Tuesday, May 25 marked a long day – and evening – for the Collier County Commissioners as they listened to the hearing on the development of Longwater Village, Bellmar Village, and the Town of Big Cypress. In the end, the Commissioners delayed a final vote understanding the immense responsibility this potential approval will have to the county. Also, Commissioner LoCastro was unable to attend due to a family emergency, and Commissioner Saunders felt that a full Commission vote was imperative. Saunders noted that this development will shape the future growth of the eastern portion of the county for years to come.
The controversy surrounding the proposed developments is its proximity to the Rural Lands Stewardship Area (RLSA), an environmentally sensitive area that also includes the Florida Panther National Wildlife refuge. The refuge holds the highest density of the endangered panthers in the state and the proposed villages are adjacent to it, potentially fragmenting the interconnected habitat and travel corridors that the panther, and other species, use. While environmentalists point to the importance of passageways for the panther, the county’s own rules do not require it as part of the species sustainability. Interpretation of the RLSA is what is causing opposition, controversy, and lawsuits.
Collier Enterprises is the petitioner for the project and started the meeting with an overview of the proposed developments. Each village is just under 1,000 acres each; Longwater village will contain up to 2,600 new residences and Bellmar will have up to 2,750. Both Longwater and Bellmar will have commercial, government and civic buildings. Upon approval of these two villages, Collier Enterprises wants to “link” them with Rivergrass Village, an already approved project, to create the Town of Big Cypress. Of note is that the approved Rivergrass Village faced a lawsuit by The Conservancy of Southwest Florida last year and a judge recently ruled in favor of Collier Enterprises. The Conservancy will be appealing so Rivergrass Village may still be on hold.
Also pending would be the Town of Big Cypress. Only after the approval of Longwater and Bellmar will Collier Enterprises bring a formal petition to form the town. Since the town proposal still needs review by county Staff and the Planning Commission, it won’t be until next year when commissioners will need to make a final decision. Opponents point to the fact that there is nothing binding Collier Enterprises to actually move forward with the town at all or even to do so in a timely manner.
County Staff followed Collier Enterprises with their presentation. The Staff’s responsibility is to review the application and make sure it adheres to the county and state requirements for development. These requirements range from walkability within the developments to environmental sensitivity. Staff is also tasked with showing commissioners how the county is going to pay for the growth with an economic assessment; this development isn’t just about putting down buildings and houses. Other considerations includes sewage, electric, roads and water. Staff also reviewed what the state does and does not allow us to charge the applicant and where the county will be required to pay. Also reviewed were the service needs of fire, police, etc. Staff points that this is not just building two more gated communities; if all three are to be combined for a town, that town will require everything any town would require for their county and the county would get tax revenues from this.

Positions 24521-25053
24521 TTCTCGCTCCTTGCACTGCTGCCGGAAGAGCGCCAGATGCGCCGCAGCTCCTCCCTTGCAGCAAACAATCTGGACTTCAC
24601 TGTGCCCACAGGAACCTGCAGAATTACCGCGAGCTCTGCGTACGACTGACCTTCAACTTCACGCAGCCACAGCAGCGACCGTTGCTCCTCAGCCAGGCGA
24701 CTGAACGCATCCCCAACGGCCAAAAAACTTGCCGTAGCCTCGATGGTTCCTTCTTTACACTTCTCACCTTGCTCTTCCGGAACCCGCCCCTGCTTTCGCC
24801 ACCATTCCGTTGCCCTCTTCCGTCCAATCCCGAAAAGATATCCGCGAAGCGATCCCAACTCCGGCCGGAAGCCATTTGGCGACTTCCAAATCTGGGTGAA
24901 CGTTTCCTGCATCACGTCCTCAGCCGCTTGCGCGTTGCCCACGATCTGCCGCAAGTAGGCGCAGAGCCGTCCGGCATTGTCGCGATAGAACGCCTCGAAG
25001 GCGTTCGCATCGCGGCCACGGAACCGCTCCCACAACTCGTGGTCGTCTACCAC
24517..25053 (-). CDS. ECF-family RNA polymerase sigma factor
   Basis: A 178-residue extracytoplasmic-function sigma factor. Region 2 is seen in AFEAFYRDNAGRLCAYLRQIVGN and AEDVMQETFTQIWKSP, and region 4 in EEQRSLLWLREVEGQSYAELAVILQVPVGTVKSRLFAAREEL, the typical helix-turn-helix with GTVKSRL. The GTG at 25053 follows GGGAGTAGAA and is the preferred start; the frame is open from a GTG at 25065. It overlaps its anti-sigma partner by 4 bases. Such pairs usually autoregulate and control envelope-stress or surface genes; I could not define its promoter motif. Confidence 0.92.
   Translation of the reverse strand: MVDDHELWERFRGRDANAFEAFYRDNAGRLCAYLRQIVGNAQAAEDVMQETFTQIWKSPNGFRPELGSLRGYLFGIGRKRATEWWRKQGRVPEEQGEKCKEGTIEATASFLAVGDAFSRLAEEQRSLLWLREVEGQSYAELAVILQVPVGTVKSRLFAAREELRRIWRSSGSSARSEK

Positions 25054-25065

County staff verified the legality on the size of each village and the requirements for building the communities and recommend approval of Longwater and Bellman Village.
Input on the proposed development was split. Opponents include The Conservancy, the League of Women Voters, the Sierra Club, and the South Florida Wildlands Association who believe this project will turn Collier into “another Broward County”. Opponents point to the fact not only will these developments restrict corridor access to the panthers but will attract bears that will want to investigate food odors. The potential for human-bear and human-panther conflict is high and documented bear attacks have already happened in other Florida communities that have been built next to areas where bears are plentiful. The developments will cause fragmentation of the lands used by the animals, an increase in traffic related animal kill and more human-wildlife conflicts. Opponents comment that it is an area primed for development that seemingly will be at the expense of wildlife. It is pointed out that an already new development of 2,500 acres across the road from the Corkscrew Swamp Sanctuary and the purchase of 1,000 acres just north of the Panther Refuge for a horticultural waste site, county fair and off-road vehicle park just creates more density to an environmentally sensitive area.
Those in favor the project include the Florida Wildlife Federation and Audubon. Both Meredith Budd, speaking for FWC and Brad Cornell, speaking for Audubon, say that the developer is committing to some very substantial and impactful conservational efforts to the land. Those include wildlife corridors/ crossings, the requirement for bear proof trash cans, preservation of historic flowways, reduced water usage and the preservation of acreage for the environment at no cost to taxpayers. These groups believe that the advantages have greater weight than the disadvantages.
The decision to delay the vote was met with approval from Collier Enterprises and opponents. The commissioners now have a couple additional weeks to further review all the details presented to them, as well as giving Commissioner LoCastro time to watch the video of the meeting. Commissioners will be voting on this during their next meeting on Tuesday, June 8.